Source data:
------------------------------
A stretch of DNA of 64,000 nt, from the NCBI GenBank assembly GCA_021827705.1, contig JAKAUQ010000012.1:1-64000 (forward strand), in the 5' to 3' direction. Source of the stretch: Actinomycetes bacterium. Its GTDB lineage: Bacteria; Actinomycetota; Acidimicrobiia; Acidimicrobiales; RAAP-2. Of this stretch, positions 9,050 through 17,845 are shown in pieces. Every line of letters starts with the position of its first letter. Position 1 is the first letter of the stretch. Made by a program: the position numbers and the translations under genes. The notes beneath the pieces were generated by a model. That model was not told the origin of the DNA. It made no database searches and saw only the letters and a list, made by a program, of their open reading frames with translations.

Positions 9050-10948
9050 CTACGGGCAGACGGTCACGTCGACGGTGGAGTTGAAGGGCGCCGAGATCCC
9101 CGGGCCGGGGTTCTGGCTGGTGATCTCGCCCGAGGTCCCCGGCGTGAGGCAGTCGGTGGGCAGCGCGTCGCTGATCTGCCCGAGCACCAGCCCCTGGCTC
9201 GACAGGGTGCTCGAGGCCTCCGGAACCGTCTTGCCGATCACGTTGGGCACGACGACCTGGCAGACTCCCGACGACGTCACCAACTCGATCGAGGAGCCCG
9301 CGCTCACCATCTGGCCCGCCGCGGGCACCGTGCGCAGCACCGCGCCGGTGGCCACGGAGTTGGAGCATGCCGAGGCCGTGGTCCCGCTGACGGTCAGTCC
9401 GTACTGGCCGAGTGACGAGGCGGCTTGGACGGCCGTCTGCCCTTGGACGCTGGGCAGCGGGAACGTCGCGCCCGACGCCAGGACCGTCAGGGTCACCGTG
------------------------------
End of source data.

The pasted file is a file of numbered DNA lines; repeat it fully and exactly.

A stretch of DNA of 64,000 nt, from the NCBI GenBank assembly GCA_021827705.1, contig JAKAUQ010000012.1:1-64000 (forward strand), in the 5' to 3' direction. Source of the stretch: Actinomycetes bacterium. Its GTDB lineage: Bacteria; Actinomycetota; Acidimicrobiia; Acidimicrobiales; RAAP-2. Of this stretch, positions 9,050 through 17,845 are shown in pieces. Every line of letters starts with the position of its first letter. Position 1 is the first letter of the stretch. Made by a program: the position numbers and the translations under genes. The notes beneath the pieces were generated by a model. That model was not told the origin of the DNA. It made no database searches and saw only the letters and a list, made by a program, of their open reading frames with translations.

Positions 9050-10948
9050 CTACGGGCAGACGGTCACGTCGACGGTGGAGTTGAAGGGCGCCGAGATCCC
9101 CGGGCCGGGGTTCTGGCTGGTGATCTCGCCCGAGGTCCCCGGCGTGAGGCAGTCGGTGGGCAGCGCGTCGCTGATCTGCCCGAGCACCAGCCCCTGGCTC
9201 GACAGGGTGCTCGAGGCCTCCGGAACCGTCTTGCCGATCACGTTGGGCACGACGACCTGGCAGACTCCCGACGACGTCACCAACTCGATCGAGGAGCCCG
9301 CGCTCACCATCTGGCCCGCCGCGGGCACCGTGCGCAGCACCGCGCCGGTGGCCACGGAGTTGGAGCATGCCGAGGCCGTGGTCCCGCTGACGGTCAGTCC
9401 GTACTGGCCGAGTGACGAGGCGGCTTGGACGGCCGTCTGCCCTTGGACGCTGGGCAGCGGGAACGTCGCGCCCGACGCCAGGACCGTCAGGGTCACCGTG